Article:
Twenty-two hectares of splendid greenery surround Miramare Castle, built in the mid-19th century by Archduke Maximilian of Habsburg-Lorraine, brother of Austro-Hungarian Emperor Franz Joseph and, for a few years, governor of Lombardy-Veneto. The manor house was known on the school benches of past generations for the ode Miramar by Giosue Carducci. Since the mid-20th century, the military servitude that bound it has lapsed, and it is open to the public.
Eclectic in style, with extensive use of Istrian stone, it constitutes one of the most complete and interesting examples of a princely residence that the second half of the 19th century has left, in terms of its sumptuous wealth of furnishings, paintings and pieces of applied art. On the estate, the Castelletto is the building where Maximilian and his wife Charlotte of Belgium had occasionally lived while the castle proper was being built, and which from 1866 onwards saw her first silent madness at the tragedy of her consort, shot in Mexico, who had unwisely agreed to be imposed as king.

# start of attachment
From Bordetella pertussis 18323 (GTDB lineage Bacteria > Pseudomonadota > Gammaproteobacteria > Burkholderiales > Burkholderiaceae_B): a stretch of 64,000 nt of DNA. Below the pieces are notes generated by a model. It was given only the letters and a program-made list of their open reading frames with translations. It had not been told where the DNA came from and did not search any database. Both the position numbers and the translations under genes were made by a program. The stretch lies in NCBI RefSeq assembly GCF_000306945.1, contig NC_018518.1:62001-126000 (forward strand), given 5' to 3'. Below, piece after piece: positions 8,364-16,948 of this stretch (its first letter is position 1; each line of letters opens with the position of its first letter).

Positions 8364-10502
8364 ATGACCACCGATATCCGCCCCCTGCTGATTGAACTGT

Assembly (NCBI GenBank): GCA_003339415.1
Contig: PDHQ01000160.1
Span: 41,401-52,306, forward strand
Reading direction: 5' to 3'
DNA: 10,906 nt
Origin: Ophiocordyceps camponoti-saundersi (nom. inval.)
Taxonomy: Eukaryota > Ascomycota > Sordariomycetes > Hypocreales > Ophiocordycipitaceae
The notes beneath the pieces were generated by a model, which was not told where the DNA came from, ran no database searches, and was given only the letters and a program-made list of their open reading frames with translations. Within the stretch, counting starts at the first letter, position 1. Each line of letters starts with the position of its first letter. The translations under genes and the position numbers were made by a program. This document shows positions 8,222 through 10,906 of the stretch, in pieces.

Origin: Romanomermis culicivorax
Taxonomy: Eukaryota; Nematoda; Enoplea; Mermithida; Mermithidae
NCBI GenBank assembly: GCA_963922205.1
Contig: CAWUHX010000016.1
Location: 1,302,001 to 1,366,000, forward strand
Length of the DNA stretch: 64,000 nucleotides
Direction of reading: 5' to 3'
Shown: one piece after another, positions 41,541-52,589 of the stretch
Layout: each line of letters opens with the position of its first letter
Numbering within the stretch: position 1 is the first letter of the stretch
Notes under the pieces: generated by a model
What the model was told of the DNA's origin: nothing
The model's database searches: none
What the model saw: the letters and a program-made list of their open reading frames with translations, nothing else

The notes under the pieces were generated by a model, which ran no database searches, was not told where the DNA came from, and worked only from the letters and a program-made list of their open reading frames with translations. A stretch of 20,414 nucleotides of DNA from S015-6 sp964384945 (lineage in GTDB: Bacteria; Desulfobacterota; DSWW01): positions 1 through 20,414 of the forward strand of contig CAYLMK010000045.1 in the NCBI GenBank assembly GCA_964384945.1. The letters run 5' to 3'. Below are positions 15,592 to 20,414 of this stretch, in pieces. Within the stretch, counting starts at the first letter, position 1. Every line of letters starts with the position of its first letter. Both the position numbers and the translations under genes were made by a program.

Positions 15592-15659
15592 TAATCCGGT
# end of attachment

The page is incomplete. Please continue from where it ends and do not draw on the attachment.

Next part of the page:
The waters of Miramare have extremely interesting hydrobiological characteristics, and since 1973 they have been protected as a marine park, the first to be established in Italy, managed by the World Wildlife Fund Italy.